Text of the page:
According to the authors, Mr. O'Neill had complained in July, 2001, that Saudi Arabian government pressure on Washington, seconded by U.S. oil interests, had prevented him from from properly investigating al-Qaeda: "All the answers, all the keys to dismantling Osama bin Laden's organization can be found in Saudi Arabia," he is quoted as saying.
Perhaps I have an imagination livelier than Mr. Friedman, but I suspect Mr. O'Neill read the "Phoenix Memo" in August, before he resigned from the FBI in frustration to take the job of security director of the World Trade Center -- where he died on Sept. 11. And I can very easily imagine Mr. O'Neill turning in his grave upon hearing the sonorous drip of Robert Mueller's phony mea culpa.
It's not hard to believe Mr. O'Neill's reported version of events, since the BBC and Guardian newspaper essentially corroborated it last November when they reported that the Clinton administration discouraged the FBI from inquiring, in 1996, into the relationship between Osama's brothers Abdulla and Omar bin Laden and a terrorist front organization, the World Assembly of Muslim Youth, when the two were based in Falls Church, Va. The story said the political pressure against investigating rich Saudis only increased when the new Bush administration came to power.
Finally, I can imagine that the higher-ups in the White House, sensitive to George Bush the elder's business relationship with the Carlyle Group and its Saudi investors, told the FBI and Mr. O'Neill that asking questions about bin Ladens and Saudi royals was bad diplomacy, not to mention bad business.
Perhaps we shouldn't be surprised that the White House "slept" in the late summer of 2001. During the prior Bush administration, the U.S. ambassador to Iraq, April Glaspie, told our then-ally Saddam Hussein that the U.S. had "no opinions on the Arab-Arab conflicts, like your border disagreement with Kuwait."
Saddam was evidently emboldened by our professed neutrality. The next thing we knew, George the First was calling his reliable old client a Hitler equivalent. Might we imagine a similar "appeasement" scenario here?
Osama bin Laden is a former CIA asset who went off the reservation when he started complaining about the U.S. troops stationed on holy Muslim soil near Mecca. The Saudi royals "stripped" Osama of his citizenship, or so they say, for making violent threats against their persons and against their mercenary guards, the Western infidels in U.S. Army fatigues. He then started planting bombs at U.S. installations and plotting to overthrow the Saudi monarchy.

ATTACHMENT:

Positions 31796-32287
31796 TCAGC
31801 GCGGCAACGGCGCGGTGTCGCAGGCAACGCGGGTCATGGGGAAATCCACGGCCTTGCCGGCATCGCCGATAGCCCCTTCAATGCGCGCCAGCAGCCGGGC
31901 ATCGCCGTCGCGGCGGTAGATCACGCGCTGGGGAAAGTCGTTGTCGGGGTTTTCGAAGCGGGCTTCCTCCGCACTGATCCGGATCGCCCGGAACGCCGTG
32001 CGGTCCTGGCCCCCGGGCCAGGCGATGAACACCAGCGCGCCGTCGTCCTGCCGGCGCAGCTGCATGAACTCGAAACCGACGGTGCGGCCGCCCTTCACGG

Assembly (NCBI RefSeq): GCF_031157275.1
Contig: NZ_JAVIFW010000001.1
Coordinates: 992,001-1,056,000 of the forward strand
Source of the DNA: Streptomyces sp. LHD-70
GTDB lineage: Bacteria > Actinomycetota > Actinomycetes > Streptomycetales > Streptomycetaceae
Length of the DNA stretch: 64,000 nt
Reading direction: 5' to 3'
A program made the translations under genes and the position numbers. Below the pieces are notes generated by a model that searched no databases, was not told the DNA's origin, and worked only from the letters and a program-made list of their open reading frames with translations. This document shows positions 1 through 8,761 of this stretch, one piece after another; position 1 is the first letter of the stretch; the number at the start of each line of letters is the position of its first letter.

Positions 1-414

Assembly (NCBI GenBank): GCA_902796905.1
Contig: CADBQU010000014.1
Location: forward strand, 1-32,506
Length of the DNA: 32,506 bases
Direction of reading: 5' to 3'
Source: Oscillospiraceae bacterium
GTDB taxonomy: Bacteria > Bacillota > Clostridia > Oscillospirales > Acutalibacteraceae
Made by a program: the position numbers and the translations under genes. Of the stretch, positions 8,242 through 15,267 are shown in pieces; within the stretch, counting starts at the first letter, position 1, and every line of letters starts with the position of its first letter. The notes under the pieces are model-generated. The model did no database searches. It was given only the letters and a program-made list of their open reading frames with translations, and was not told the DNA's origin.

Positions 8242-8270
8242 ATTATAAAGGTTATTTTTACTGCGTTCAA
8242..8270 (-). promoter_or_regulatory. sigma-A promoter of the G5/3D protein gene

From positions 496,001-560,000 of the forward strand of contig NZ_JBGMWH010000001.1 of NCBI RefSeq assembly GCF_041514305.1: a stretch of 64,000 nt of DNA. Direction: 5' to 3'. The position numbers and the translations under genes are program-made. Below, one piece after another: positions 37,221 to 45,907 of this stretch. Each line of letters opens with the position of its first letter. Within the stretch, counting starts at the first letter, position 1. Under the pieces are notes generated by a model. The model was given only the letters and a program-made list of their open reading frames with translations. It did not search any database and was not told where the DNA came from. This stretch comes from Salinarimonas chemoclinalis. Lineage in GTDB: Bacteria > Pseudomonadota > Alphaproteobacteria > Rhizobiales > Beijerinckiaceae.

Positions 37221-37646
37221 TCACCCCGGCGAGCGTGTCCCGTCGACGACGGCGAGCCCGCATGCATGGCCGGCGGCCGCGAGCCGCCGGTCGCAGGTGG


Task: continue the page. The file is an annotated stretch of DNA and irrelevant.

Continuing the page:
Yet when the Sudanese government offered to turn Osama over in 1996, the Clinton administration and the Saudis passed, whence the elegant rich kid with the great wardrobe decamped for Afghanistan to become the honoured guest of the Saudi-subsidized and U.S.-supported Taliban. King Fahd's family was happy to tolerate Osama from a distance, and even help him; its two-faced policy quieted the angry sheiks who agree with Mr. bin Laden that the Saudi monarchy has sold out their country for American money.
Could it be that the U.S. government, once again, let it be known in the torpid heat of an uneventful summer that it had "no opinion on the Arab-Arab conflicts?" As Ms. Glaspie later put it, "Obviously I didn't think, and nobody else did, that the Iraqis were going to take all of Kuwait." Well, our government says it didn't "think" Osama would hit the twin towers, either. Or that both towers of the whole damn thing would fall down with all those people in them.
We need a new foreign policy, free of oil politics and Bush-family conflicts of interest. But first we need a new government. Prof. Allman never pretended that smart cops could beat devious politicians. John R. MacArthur is publisher of Harper's Magazine.